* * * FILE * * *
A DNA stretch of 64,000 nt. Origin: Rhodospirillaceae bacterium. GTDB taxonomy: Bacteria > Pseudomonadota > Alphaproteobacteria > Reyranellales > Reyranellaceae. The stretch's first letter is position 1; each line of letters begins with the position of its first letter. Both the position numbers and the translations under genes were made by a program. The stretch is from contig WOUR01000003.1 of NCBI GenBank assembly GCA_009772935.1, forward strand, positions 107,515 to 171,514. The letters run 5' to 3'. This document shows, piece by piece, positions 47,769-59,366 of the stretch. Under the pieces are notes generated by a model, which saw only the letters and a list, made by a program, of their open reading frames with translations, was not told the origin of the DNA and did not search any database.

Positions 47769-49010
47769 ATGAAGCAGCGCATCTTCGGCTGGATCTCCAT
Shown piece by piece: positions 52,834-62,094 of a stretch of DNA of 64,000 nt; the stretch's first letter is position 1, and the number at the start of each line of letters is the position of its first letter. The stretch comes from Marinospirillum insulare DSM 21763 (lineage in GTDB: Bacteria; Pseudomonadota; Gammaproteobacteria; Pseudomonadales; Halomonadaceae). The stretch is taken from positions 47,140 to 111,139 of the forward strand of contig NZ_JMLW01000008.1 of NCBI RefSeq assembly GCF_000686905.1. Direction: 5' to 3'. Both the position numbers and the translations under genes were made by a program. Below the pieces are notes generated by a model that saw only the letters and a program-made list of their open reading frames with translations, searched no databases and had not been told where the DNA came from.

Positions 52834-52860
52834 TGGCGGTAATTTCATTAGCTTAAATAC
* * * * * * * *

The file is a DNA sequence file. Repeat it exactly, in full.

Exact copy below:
A DNA stretch of 64,000 nt. Origin: Rhodospirillaceae bacterium. GTDB taxonomy: Bacteria > Pseudomonadota > Alphaproteobacteria > Reyranellales > Reyranellaceae. The stretch's first letter is position 1; each line of letters begins with the position of its first letter. Both the position numbers and the translations under genes were made by a program. The stretch is from contig WOUR01000003.1 of NCBI GenBank assembly GCA_009772935.1, forward strand, positions 107,515 to 171,514. The letters run 5' to 3'. This document shows, piece by piece, positions 47,769-59,366 of the stretch. Under the pieces are notes generated by a model, which saw only the letters and a list, made by a program, of their open reading frames with translations, was not told the origin of the DNA and did not search any database.

Positions 47769-49010
47769 ATGAAGCAGCGCATCTTCGGCTGGATCTCCAT
Shown piece by piece: positions 52,834-62,094 of a stretch of DNA of 64,000 nt; the stretch's first letter is position 1, and the number at the start of each line of letters is the position of its first letter. The stretch comes from Marinospirillum insulare DSM 21763 (lineage in GTDB: Bacteria; Pseudomonadota; Gammaproteobacteria; Pseudomonadales; Halomonadaceae). The stretch is taken from positions 47,140 to 111,139 of the forward strand of contig NZ_JMLW01000008.1 of NCBI RefSeq assembly GCF_000686905.1. Direction: 5' to 3'. Both the position numbers and the translations under genes were made by a program. Below the pieces are notes generated by a model that saw only the letters and a program-made list of their open reading frames with translations, searched no databases and had not been told where the DNA came from.

Positions 52834-52860
52834 TGGCGGTAATTTCATTAGCTTAAATAC